Association between Degrees of Malnutrition and Clinical Outcomes among Non-critically Ill Hospitalized Adult Patients with Type 2 Diabetes Mellitus
Introduction. Malnutrition among hospitalized patients is highly prevalent. This adversely affects outcomes with longer length of stay (LOS), higher treatment costs and increased mortality. People with diabetes mellitus (DM) are particularly vulnerable to malnutrition and its consequences.
Objective. To determine the association of nutritional status with LOS and mortality among adults with Type 2 DM.
Methodology. This was a retrospective study of 439 adult patients with type 2 diabetes admitted in the medical ward of a tertiary hospital from January 1, 2018 to December 31, 2018. Demographics, anthropometrics, feeding route, LOS and outcomes were taken from the Clinical Nutrition Service database; biochemical data were taken from the Healthcare System, and were analyzed.
Results. In our analysis, 83.8% were found to be malnourished with 50.3% moderately-malnourished (MM) (Nutrition risk level 1-2) and 33.5% severely-malnourished (SM) (Nutrition risk level ³3). BMI category and malnutrition were the significant confounders for LOS. After controlling for BMI, LOS was longer by a mean of 2.2 days in SM compared to well-nourished (WN) patients (95% CI=0.49-3.95, p=0.012). Of the malnourished patients, 6.1% of SM and 0.5% of MM patients died. None of the WN patients died. Feeding route, admitted for neoplasm, low albumin levels and malnutrition were the confounding factors associated with mortality. After controlling for these factors, SM had higher odds of dying compared to MM patients [adjusted OR=8.91 (95% CI=1.04-76.18, p=0.046)].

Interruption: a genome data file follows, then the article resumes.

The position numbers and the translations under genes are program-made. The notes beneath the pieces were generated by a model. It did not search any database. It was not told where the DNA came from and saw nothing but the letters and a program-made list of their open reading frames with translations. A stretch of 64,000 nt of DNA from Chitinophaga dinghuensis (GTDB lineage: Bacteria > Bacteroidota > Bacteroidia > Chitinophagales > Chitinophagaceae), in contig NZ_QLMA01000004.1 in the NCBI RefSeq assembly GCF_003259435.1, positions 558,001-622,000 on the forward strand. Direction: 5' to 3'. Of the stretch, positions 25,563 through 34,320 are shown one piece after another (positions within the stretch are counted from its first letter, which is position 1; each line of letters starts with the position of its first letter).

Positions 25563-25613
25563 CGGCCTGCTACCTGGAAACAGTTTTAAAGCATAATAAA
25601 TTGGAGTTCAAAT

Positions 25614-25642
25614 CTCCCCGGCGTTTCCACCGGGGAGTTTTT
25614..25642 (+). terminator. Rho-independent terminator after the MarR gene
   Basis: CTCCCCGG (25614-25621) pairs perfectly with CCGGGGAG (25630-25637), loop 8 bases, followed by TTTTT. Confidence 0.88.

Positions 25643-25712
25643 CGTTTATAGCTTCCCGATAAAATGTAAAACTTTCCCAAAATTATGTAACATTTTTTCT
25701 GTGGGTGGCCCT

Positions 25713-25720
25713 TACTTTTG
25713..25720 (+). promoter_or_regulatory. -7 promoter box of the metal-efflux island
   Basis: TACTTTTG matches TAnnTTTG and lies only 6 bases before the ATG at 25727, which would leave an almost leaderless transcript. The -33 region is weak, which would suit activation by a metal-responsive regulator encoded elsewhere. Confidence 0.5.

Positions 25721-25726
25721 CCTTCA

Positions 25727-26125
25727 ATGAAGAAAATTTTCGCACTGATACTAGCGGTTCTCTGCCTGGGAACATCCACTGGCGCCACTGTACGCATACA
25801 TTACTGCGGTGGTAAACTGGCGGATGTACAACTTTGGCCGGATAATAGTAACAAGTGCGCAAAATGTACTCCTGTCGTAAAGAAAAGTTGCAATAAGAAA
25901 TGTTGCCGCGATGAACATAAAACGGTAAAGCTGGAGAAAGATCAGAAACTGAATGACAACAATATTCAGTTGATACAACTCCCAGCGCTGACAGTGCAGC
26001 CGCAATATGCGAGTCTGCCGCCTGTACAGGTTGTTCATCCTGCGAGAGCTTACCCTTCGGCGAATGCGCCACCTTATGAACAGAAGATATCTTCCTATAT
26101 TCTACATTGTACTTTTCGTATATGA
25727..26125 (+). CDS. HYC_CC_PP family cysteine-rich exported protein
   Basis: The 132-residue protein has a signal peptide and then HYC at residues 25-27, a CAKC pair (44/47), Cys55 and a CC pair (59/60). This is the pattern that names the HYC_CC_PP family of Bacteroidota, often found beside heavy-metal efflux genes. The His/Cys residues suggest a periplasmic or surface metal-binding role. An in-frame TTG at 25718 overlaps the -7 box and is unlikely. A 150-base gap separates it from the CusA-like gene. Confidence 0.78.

Conclusion. Among hospitalized non-critically ill adult patients with type 2 diabetes, SM patients but not MM patients had significantly longer LOS compared to WN patients, and greater degrees of malnutrition were associated with higher mortality.
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